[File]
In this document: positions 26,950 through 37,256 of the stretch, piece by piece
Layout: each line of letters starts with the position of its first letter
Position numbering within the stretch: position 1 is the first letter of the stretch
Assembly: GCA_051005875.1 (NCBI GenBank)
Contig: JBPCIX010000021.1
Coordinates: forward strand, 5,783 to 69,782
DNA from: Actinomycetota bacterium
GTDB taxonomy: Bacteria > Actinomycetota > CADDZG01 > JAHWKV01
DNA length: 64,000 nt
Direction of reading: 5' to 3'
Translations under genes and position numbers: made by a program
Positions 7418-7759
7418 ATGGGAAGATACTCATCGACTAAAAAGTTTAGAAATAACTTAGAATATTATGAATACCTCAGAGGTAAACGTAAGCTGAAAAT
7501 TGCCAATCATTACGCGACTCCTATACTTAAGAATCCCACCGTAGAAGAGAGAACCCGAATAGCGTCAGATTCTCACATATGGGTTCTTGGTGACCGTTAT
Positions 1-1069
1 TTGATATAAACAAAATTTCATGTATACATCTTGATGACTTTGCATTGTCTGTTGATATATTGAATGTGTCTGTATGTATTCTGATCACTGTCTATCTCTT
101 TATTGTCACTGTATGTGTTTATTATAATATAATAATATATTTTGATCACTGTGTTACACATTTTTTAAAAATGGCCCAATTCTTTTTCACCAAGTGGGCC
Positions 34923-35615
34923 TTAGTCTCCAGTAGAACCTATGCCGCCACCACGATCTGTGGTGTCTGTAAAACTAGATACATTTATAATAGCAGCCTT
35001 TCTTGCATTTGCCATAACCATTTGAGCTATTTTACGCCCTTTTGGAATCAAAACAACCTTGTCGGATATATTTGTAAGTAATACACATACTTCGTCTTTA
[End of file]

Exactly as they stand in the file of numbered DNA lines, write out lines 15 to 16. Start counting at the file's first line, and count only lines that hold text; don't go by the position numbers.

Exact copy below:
Positions 1-1069
1 TTGATATAAACAAAATTTCATGTATACATCTTGATGACTTTGCATTGTCTGTTGATATATTGAATGTGTCTGTATGTATTCTGATCACTGTCTATCTCTT